Richard Zhang, co-founder of the sports marketing company Ocean 24, said he's witnessed the correlation between housing developers and golf firsthand. While visiting a mansion community in Laiwu, a city in Shandong province, a friend who resides in the city brought him to a suburban neighborhood where a golf course was being built on the property. Anyone who bought a house in the development received a membership. Zhang said construction has been suspended because of the crackdown.
Washburn says golf provides a window into the tensions between China's central and provincial governments.
Although the rapid development of golf since 2004 shows the central government's weakness to enforce its own land laws, that decentralization is pervasive in other industries as well—and, to an extent, has been deliberate, allowing many provinces to thrive economically.
"A great part of China's success was by decentralizing its government," Jennifer Turner, the director of the China Environment Forum at the Woodrow Wilson Center said. "Now you have issues of environmental degradation and abuse of power."
Although the central government seems to be reasserting its power over golf construction, Curley isn't sure what is in store for the courses that were shut down and the remaining 600 that are still open for business.
"China is kind of a land of contradictions. They call it red China, but I call it grey China," Curley said. "Because nothing is really ever black and white, even if there is a policy that comes down on golf, it will vary from region to region. Every place is going to have its own unique situation."
He thinks that as long as the remaining 600 courses fix any conflicts they have with their local population—such as illegal land grabs and environmental pollution—the majority may survive the crackdown.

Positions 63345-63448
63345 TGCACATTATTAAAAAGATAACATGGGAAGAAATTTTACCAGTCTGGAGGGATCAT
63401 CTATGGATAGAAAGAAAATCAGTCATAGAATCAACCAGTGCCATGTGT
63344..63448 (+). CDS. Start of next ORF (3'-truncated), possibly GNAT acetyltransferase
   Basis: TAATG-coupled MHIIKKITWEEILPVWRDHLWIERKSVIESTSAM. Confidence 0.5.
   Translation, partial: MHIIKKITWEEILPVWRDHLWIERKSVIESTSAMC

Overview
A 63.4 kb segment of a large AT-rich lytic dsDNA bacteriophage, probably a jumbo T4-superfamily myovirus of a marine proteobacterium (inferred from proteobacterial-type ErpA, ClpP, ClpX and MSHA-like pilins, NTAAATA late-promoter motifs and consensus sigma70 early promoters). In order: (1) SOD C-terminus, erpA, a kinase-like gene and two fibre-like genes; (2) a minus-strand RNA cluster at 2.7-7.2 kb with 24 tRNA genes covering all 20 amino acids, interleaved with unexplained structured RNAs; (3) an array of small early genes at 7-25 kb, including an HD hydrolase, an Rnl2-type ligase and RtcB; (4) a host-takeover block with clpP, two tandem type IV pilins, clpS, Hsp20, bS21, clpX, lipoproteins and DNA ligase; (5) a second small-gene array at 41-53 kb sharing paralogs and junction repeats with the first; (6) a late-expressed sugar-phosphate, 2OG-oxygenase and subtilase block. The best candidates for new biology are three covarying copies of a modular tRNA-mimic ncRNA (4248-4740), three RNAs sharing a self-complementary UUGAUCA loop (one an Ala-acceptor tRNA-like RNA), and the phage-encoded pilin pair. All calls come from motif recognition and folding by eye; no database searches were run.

Curley also believes that the crackdown may end up helping Chinese golf in the long run. Had course construction continued at a rapid pace and and ended up filling in a vital wetland or causing a major environmental issue for a region, he said, the fallout could have resulted in a "devastating blow," derailing the entire industry in China.
There's one element that Curley, Washburn and Zhang all agree is a wild card for the sport's trajectory in China: the Olympics.
Chinese golfers have started making international waves. Feng Shanshan of Guangzhou won the LPGA championship in 2012—becoming the first Chinese woman to win on the Tour—and has pocketed $5,767,574 in career earnings. Liang Wen-Chong, one of China's most successful male golfers, is currently ranked 259 in the world.
If Feng, Liang or any Chinese golfer medaled in a Summer Olympics over the next 10 years, the sport's semi-precarious status likely would change. Curley says if a man were to medal, an "era of embracement is a given." If a Chinese golfer ever seriously contends on the PGA Tour, he says, sponsorship money would be off the charts, and sales of golf equipment—which might slow down due to Xi's crackdown—could spike.
"If a Chinese golfer medals you could not imagine what it could do," he said.
Zhang concurs, and said that if a Chinese golfer has a breakthrough similar to Yao Ming, it's going be a huge deal.
It might be years before China builds on Feng's accomplishment, but given the country's unprecedented investment in its Olympic team, that success could come sooner than anyone expects.
"We're going to get used to seeing more and more Chinese names on leader boards," Washburn said.
Until the boom times are back, though, Curley says there might be work for golf architects in remodeling existing courses to fit new government guidelines. But that's about it.
"We'll probably never see the kind of growth that we've seen over the past 10 years," Curley said. "But I don't see the game going away."